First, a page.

What Happens When Singers Are Out of Their Comfort Zone: Either Magic or Disaster

Written by

Forget about Pat Boone’s pathetic attempt at a death metal record.   Argh.   This is about more subtle things.

I was listening to the brilliant new ECM album by Giovanna Pessi and Susanna Wallumrød the other night.  She’s a Norwegian pop singer who made fame with the Magic Orchestra there, but here she finds herself in a musical arena of 17th century Elizabethan consort music by Henry Purcell (1659-1695).  She’s way out of her comfort zone here, but she performs these old songs with a convincing edge that few other singers have achieved.  Her voice trembles and quivers with emotion at the end of some songs, many of which are dark and goth (“If Grief has Any Power to Kill” is an example).  The haunting Leonard Cohen song she sings has a similarly tenebrous sound.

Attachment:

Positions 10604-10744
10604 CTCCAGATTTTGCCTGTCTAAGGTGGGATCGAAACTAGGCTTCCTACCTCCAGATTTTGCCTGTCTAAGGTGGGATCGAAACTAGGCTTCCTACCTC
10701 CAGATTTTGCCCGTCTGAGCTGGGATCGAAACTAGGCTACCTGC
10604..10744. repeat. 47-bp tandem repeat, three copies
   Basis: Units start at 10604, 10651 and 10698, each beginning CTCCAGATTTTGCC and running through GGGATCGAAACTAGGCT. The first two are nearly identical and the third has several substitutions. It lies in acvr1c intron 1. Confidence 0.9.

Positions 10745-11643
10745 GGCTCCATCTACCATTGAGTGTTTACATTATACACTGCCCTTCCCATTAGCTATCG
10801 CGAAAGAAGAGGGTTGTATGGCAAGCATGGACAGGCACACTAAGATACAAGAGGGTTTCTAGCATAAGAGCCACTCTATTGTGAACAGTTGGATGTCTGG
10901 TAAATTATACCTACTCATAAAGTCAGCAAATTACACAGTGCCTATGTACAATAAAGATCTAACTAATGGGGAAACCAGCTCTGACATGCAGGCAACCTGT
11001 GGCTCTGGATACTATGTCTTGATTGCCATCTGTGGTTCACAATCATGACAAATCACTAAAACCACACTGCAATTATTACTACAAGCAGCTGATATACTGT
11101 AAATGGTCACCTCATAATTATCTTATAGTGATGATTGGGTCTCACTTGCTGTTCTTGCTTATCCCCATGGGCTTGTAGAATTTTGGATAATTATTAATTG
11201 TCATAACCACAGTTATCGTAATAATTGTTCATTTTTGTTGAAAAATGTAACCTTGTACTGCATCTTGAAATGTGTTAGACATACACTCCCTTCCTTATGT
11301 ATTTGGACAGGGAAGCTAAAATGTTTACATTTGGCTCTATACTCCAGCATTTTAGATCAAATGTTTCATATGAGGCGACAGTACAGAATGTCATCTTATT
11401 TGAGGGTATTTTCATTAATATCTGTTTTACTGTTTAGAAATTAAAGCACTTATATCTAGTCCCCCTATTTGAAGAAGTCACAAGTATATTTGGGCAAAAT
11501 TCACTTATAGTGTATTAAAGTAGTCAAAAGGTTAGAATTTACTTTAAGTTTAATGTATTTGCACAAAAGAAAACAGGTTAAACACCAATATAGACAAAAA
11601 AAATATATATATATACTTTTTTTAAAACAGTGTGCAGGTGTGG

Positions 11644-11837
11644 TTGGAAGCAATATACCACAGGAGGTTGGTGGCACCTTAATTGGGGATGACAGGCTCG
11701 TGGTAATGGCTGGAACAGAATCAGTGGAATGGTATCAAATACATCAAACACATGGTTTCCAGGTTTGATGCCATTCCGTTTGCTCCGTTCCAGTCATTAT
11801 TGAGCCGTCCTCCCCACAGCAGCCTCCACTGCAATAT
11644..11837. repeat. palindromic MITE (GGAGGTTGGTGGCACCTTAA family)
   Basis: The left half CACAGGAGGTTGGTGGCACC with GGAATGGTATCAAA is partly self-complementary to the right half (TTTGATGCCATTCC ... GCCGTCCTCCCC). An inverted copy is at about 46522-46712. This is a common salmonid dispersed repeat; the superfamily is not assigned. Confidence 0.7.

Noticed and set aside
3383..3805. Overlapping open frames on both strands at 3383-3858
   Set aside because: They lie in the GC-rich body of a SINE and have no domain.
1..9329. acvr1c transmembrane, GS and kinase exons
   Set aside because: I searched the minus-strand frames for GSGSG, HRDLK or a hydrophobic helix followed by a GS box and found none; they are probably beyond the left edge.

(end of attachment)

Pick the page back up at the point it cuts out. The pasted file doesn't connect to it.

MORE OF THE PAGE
So this is a successful recipe.  Less successful was when the Kiwi opera diva Kiri te Kanawa recorded West Side Story, the producer, whom I recall was Nelson Riddle, made the mezzo-soprano sing lower than her range so she could sound more pop and get rid of that operatic vibrato.  The result was disastrous.

I can’t recommend the new Pessi / Wallumrød cd enough.  It casts a spell and has appeal for both classical, pop, and even goth audiences who like the group .